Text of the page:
Tag Archives: WebSpellChecker

Integrate WebSpellChecker to ASP.NET Controls

In addition to its easy integration with our own WebTextEditor, WebSpellChecker can also be used to target standard ASP.NET controls such as simple textbox, multiline textarea as well as IFRAME. Similar to the WebTextEditor integration, using WebSpellChecker with ASP.NET controls is very easy and requires no coding at all.

To use WebSpellChecker in standard ASP.NET controls, simply pay attention on these two properties, TargetControlId and TargetControlIdValue. The properties are explained in the following.

  • TargetControlId
    This property is required to determine the target control for spell check.For instance, TargetControlId should be filled with “TextBox1” value if you would like to spell check on TextBox1 control.
  • TargetControlIdValue
    This property determines the client-side property of the element from which WebSpellChecker should obtain the value for spell check. It’s important to note that the value or content property should be accessible from client-side.For instance, if WebSpellChecker is targetting TextBox server side control, then the TargetControlIdValue property should be set to “value” instead of “Text”.

When WebSpellChecker is not integrated to WebTextEditor or editable IFrame, it will use the built-in DialogBox interface instead of “red wave underline highlight” mode. For further information about WebSpellChecker interface mode, you can find read the detail explanation in here.

To integrate WebSpellChecker to a ASP.NET TextBox, please follow the step-by-step guide below.

  1. Drag and drop ASP.NET TextBox control and TextBox control with ID’s TextBox1 will appear.
  2. Drag and drop HTML Button control and Button control with the ID’s Button1 will appear. This button is used to start the spell checking from TextBox’s value.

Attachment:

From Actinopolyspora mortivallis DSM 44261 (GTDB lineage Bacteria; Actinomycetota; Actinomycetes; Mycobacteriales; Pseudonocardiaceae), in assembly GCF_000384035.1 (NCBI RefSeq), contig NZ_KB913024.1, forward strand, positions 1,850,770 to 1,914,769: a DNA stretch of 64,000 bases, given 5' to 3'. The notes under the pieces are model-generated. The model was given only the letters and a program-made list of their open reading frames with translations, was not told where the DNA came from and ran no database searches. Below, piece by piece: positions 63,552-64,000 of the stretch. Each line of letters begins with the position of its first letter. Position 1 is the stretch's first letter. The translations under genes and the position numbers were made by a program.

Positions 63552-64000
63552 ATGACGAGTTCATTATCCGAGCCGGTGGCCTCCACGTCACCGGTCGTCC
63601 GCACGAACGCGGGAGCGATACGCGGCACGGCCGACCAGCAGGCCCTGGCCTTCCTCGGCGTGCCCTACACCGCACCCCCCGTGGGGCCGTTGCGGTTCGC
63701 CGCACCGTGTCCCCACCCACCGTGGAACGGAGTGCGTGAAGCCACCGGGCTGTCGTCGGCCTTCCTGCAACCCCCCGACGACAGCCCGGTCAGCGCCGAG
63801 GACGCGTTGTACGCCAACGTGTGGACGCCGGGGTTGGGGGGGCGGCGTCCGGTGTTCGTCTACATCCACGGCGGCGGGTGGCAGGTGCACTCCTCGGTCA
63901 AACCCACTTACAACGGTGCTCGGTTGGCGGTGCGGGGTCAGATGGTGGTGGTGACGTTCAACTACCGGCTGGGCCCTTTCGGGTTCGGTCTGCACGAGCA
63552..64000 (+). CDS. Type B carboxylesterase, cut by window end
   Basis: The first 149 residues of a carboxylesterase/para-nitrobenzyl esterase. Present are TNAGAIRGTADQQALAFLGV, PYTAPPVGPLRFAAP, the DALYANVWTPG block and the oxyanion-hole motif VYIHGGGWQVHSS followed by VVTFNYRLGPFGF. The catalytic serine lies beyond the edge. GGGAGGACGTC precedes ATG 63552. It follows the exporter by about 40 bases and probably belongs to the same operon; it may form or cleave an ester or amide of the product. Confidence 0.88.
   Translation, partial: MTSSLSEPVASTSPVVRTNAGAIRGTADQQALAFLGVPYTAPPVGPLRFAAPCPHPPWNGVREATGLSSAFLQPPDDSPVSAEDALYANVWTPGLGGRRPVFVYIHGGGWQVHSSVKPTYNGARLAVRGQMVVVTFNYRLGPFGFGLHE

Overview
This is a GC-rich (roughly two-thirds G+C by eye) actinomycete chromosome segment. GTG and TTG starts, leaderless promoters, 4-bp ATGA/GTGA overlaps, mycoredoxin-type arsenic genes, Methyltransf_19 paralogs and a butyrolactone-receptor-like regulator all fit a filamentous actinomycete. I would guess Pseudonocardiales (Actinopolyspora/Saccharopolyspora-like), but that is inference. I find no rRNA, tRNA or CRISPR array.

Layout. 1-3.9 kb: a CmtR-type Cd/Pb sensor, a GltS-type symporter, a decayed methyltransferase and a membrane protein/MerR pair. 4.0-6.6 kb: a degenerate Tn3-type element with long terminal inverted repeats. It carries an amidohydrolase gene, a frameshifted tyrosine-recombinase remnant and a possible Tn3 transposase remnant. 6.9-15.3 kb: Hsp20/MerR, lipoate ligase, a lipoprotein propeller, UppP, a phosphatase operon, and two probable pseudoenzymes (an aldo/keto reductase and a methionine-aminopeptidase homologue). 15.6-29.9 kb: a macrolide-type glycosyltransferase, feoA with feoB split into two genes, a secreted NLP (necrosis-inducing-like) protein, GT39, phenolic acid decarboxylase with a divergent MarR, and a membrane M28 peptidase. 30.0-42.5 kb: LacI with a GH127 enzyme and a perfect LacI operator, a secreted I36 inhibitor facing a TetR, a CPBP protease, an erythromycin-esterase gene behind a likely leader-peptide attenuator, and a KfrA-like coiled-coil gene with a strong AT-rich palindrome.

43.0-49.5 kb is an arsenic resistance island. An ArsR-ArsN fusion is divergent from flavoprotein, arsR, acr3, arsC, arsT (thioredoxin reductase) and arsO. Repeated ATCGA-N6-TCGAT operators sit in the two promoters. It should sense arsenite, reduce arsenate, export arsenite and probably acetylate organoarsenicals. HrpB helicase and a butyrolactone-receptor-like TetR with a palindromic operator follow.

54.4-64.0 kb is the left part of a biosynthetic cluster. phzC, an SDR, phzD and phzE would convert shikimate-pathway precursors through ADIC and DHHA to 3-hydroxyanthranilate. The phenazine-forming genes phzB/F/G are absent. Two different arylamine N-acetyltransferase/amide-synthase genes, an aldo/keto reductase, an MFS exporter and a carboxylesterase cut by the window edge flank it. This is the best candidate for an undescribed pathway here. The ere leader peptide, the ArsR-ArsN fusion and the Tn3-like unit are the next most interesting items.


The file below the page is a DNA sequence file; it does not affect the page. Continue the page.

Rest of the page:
3. Drag and drop Intersoft WebSpellChecker control and WebSpellChecker control with ID’s WebSpellChecker1 will appear.
  4. Set WebSpellChecker’s TargetControlId to TextBox1 and TargetControlIdValue to value.
  5. Attach onclick client side event to Button1 and set it to CheckSpell function.
    <input id=”Button1″ type=”button” value=”button” onclick=”CheckSpell()” /><script language=”javascript” type=”text/javascript”>
    function CheckSpell()
    {
    var sp = ISGetObject(“WebSpellChecker1”);
    sp.CheckSpell();
    }
    </script>
  6. Integration is finished.

The above sample can be found here. Other samples about WebSpellChecker and the explanation can be found in Intersoft’s live sample.

If you have any questions or feedback, please don’t hesitate to post your questions in Intersoft Forums.

Best Regards,
Budianto Muliawan

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Easily Integrate WebSpellChecker to WebTextEditor

WebSpellChecker is designed as a standalone component which you can use independently to target standard ASP.NET controls such as Textbox and IFRAME. In addition, WebSpellChecker can also be easily integrated to WebTextEditor, which seamlessly adds spell checker functionality to the rich text editor. In this post, I’ll explain how easy it is to integrate our spell checker component to rich text editor.  If you haven’t familiar with our spell check features, check out my previous post here.

Integration with WebSpellChecker for spell checking can be done elegantly without having to write codes. To integrate WebTextEditor to WebSpellChecker, simply perform the following steps: